a 12-year-old boy, Brian Breton, 37, of Cohoes, N.Y., dropped the gun and
dashed into the nearby home of Deb Waz—whose 8-year-old Labrador/collie mix,
Sadie, promptly cornered Breton and held him there until he was handcuffed.
* The Cat Fanciers’ Association offers a pro-spay/neuter bumper sticker for
fifty cents plus a business-sized SASE. Address P.O. Box 1005, Manasquan, NJ
* Two organizations are pushing for Congress to recognize the 30,000 dogs
who have served in the U.S. military with a special monument. The National War
Dogs Memorial Project, of Jacksonville, Florida, headed by former K-9 Corps
handler Joseph J. White, seeks funds to build a monument in Washington D.C.,
while the Hartsdale Canine Cemetery of Hartsdale, New York, seeks to have the
existing War Dog Memorial on its grounds placed on the National Register of
Historic Places. The existing memorial was built with funds donated by school-
children after World War I, when heroic dogs got extensive good press—although
the K-9 Corps wasn’t officially begun until 1932. The memorial includes a bronze
statue of a German shepherd wearing a Red Cross blanket.
* The Los Angeles Police Commission has recommended that K-9 unit officers
be required to shout verbal warnings before setting dogs upon suspected criminals.
Such warnings are already required in most other cities that employ police dogs.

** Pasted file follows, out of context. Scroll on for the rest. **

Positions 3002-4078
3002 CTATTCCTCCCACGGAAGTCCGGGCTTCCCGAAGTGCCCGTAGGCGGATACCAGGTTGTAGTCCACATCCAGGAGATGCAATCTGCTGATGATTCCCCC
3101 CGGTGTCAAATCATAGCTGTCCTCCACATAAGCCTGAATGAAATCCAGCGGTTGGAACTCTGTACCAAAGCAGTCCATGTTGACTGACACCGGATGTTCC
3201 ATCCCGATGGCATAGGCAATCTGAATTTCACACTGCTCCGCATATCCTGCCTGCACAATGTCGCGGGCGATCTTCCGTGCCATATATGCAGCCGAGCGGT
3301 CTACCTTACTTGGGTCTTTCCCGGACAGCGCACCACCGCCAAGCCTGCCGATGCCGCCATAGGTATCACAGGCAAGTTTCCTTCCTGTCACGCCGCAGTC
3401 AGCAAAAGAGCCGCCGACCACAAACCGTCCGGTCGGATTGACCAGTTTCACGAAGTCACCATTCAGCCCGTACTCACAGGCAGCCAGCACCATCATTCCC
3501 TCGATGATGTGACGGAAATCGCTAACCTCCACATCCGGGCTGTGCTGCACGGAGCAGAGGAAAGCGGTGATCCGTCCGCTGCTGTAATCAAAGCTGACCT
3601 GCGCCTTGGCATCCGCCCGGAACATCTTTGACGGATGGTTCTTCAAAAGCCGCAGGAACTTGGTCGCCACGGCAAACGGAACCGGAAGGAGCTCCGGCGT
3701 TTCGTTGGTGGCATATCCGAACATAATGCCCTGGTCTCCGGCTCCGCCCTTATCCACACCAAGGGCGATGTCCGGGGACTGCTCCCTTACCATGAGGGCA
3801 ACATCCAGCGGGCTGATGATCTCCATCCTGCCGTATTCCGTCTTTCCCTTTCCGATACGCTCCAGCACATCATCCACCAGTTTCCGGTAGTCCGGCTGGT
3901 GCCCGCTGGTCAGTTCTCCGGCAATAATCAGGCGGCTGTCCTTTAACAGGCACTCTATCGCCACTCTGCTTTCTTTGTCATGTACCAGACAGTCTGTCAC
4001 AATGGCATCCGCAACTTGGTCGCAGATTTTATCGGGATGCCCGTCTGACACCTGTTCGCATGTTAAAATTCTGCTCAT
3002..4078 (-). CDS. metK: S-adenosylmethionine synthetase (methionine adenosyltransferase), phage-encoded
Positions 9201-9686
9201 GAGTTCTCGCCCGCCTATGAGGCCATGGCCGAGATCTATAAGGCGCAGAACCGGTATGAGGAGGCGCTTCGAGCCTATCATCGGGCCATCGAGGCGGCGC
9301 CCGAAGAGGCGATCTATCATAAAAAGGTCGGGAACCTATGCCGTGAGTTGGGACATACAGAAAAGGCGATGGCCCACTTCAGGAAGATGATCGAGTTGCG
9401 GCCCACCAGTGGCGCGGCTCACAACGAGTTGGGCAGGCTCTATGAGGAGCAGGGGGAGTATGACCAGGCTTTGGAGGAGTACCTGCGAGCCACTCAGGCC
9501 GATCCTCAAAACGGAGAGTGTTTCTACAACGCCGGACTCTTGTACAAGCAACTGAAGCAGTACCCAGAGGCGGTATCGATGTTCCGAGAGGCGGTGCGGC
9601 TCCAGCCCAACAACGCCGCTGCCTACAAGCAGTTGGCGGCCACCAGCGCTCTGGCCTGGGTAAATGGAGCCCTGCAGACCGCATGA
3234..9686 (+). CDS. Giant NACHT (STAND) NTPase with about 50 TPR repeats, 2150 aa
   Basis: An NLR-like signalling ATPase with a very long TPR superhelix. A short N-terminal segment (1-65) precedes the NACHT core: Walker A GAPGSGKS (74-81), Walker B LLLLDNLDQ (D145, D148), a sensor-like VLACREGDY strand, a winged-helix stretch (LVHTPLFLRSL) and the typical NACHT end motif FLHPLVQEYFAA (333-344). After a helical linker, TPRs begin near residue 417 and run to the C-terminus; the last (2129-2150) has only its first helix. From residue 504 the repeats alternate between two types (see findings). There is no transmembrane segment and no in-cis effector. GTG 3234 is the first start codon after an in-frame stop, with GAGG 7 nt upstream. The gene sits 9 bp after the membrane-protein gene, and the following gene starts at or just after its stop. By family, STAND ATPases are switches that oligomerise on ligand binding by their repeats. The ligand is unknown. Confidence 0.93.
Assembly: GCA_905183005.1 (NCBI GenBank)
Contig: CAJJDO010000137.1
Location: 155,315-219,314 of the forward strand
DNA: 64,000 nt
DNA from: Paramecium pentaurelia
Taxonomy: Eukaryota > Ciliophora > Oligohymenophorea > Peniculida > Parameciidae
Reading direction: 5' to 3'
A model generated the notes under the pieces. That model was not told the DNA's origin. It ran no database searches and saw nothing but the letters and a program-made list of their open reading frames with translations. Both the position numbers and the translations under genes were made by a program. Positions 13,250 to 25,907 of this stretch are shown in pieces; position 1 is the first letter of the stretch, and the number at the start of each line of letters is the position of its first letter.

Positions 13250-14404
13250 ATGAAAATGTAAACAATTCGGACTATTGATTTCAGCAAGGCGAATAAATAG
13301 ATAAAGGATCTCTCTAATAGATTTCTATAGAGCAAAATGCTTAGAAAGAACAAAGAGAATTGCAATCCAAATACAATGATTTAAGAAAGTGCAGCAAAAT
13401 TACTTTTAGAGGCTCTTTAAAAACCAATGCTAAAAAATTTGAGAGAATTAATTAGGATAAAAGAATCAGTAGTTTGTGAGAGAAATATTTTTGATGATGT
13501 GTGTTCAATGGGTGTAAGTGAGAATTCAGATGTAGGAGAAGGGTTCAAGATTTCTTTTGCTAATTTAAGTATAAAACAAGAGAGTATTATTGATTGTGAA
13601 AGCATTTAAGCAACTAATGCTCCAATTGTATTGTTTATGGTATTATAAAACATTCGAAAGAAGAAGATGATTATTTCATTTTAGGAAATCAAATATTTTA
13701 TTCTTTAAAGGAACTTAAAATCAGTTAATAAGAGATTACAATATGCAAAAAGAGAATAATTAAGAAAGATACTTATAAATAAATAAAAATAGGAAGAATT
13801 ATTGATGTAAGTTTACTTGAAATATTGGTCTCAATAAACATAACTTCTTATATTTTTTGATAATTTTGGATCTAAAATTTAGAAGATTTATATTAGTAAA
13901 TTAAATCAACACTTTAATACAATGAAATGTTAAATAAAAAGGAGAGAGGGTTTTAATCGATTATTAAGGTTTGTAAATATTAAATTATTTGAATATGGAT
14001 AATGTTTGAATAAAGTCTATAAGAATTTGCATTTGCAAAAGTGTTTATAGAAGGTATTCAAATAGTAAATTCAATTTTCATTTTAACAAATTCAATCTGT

The American Civil Liberties Union recently sued Los Angeles, alleging that police
dogs have been used in a discriminatory manner.
* An orange tomcat named Mierko who lost his tail to shrapnel but never
stopped braving the shelling to chase pigeons has become “a heroic mascot” to resi-
dents of the main municipal shelter in war-torn Dubrovnik, Yugoslavia, according
to New York Times correspondent Michael T. Kaufman.
* An unidentified 80-year-old man in Moscow, Russia, tried unsuccessfully to
insure his cat; the man claimed the pigeons the cat catches are a vital part of his
diet. He has reportedly appealed the state-run insurance company’s decision to
Russian president Boris Yeltsin, who reputedly keeps both cats and dogs.
* Pets and People, a nonprofit residence home in Baltimore, enables three
senior citizens who require full-time care to keep up to three companion animals
each; guarantees continued care for the animals if the people are hospitalized or
transferred to a nursing home; and already has a waiting list of 20 would-be resi-
dents. The residents pay $950 a month. The home was established by the Animal
Welfare League of Greater Baltimore through a bequest by the late Tom Heghinian,
who “just gave up,” according to AWLGB president Elizabeth Kirk, when he had
to be separated from his two dogs.
* Willis and Debra Payne of Springfield, Ohio, on August 14 sued to overturn a
Common Pleas Court ruling that their dog should be disinterred from a local ceme-
tery because the space is for humans only. The suit alleges that numerous animals
have been buried there without objection during the past 40 years. The Common
Pleas Court ordered the dog disinterred after several other plot owners argued that
the burial amounted to desecration.